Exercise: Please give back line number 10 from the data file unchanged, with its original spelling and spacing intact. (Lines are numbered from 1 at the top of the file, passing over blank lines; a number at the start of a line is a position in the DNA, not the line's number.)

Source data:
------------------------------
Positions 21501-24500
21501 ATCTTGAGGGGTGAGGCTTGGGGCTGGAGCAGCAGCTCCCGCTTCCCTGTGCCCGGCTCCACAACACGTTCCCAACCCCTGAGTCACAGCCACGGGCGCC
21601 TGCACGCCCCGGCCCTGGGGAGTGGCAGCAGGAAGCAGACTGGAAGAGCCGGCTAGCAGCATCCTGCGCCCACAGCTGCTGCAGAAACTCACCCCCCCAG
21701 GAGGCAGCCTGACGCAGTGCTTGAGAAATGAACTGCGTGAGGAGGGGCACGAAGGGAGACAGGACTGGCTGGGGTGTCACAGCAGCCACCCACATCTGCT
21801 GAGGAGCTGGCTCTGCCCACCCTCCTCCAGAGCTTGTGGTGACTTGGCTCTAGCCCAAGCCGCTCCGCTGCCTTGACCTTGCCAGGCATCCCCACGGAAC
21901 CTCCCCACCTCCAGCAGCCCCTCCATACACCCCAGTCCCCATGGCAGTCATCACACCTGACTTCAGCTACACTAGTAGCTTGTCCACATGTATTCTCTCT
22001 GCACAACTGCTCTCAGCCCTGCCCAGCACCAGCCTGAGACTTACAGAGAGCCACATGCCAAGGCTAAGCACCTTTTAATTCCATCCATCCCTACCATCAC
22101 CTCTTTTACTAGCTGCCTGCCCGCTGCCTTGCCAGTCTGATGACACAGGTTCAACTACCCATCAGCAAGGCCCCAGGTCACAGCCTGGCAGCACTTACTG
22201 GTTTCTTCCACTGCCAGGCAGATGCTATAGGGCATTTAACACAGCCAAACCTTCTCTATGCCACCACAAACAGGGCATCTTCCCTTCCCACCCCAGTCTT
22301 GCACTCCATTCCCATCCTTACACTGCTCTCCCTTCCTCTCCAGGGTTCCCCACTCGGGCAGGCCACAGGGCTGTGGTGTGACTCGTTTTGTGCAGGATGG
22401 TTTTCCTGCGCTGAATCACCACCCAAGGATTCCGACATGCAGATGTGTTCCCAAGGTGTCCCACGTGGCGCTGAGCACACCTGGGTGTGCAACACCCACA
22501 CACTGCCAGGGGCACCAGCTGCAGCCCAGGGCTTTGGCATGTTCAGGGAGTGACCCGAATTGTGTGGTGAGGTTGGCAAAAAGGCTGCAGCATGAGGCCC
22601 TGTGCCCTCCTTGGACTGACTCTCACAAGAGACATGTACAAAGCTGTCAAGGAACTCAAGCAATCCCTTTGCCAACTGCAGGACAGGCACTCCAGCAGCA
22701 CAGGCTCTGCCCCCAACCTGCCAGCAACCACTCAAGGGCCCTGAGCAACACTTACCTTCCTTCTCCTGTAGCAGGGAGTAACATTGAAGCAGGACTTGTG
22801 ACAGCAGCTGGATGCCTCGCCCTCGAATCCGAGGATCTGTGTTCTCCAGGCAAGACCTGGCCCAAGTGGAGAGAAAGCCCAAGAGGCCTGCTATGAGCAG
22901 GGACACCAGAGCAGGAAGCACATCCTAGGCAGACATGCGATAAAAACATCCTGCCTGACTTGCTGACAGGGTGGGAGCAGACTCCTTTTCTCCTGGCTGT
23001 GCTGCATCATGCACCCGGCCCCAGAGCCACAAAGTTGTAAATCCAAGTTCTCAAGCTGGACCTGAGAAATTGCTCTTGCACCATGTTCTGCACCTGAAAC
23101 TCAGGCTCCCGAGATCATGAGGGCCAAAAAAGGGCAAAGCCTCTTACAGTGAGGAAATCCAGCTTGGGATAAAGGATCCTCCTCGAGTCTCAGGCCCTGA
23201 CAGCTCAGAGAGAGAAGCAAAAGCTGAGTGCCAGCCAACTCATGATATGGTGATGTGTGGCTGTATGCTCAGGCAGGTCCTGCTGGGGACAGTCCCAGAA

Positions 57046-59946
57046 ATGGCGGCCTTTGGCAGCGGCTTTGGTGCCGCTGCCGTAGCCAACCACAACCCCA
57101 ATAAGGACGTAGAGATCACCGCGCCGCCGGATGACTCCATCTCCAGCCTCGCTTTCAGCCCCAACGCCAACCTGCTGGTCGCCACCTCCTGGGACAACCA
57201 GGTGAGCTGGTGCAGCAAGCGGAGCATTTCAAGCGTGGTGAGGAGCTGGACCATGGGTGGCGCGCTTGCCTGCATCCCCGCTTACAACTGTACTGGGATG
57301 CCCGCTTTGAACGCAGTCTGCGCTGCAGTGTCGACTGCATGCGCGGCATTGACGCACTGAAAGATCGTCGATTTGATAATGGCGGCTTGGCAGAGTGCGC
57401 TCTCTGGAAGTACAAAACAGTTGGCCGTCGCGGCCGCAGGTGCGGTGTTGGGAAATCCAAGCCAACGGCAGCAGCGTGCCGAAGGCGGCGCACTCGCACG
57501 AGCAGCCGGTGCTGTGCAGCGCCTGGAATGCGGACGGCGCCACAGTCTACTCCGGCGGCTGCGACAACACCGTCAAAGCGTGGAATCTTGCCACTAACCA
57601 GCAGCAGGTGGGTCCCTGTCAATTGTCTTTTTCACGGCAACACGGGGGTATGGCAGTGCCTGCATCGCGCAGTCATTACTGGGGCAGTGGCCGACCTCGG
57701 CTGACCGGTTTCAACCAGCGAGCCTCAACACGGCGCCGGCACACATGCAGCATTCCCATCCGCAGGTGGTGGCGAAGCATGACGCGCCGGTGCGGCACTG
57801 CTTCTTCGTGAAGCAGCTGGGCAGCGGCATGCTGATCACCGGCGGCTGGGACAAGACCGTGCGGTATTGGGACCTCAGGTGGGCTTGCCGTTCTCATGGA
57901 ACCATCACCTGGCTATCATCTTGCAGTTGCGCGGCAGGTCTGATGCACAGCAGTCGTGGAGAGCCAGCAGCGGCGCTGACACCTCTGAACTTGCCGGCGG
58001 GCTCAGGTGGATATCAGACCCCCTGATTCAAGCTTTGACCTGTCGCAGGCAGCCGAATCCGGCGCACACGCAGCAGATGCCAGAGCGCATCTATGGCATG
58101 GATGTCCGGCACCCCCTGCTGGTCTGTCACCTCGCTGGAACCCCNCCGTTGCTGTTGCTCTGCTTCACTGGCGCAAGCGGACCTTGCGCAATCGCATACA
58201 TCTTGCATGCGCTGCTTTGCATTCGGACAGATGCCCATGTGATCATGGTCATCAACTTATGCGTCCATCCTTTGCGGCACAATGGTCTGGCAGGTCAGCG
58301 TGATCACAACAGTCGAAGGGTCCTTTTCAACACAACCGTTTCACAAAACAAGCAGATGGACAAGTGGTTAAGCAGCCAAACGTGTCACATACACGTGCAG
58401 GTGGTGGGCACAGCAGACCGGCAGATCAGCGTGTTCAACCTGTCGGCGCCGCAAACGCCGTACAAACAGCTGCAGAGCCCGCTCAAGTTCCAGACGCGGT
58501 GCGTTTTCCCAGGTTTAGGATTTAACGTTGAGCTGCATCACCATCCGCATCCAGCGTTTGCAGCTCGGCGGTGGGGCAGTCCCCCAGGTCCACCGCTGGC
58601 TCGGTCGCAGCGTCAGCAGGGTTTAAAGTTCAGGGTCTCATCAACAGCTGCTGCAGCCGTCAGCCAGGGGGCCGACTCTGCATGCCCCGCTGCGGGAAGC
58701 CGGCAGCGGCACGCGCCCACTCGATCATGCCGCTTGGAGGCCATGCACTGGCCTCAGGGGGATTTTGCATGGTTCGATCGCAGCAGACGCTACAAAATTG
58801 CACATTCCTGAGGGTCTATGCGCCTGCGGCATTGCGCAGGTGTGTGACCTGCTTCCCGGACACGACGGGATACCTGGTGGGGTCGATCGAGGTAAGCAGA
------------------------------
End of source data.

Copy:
22301 GCACTCCATTCCCATCCTTACACTGCTCTCCCTTCCTCTCCAGGGTTCCCCACTCGGGCAGGCCACAGGGCTGTGGTGTGACTCGTTTTGTGCAGGATGG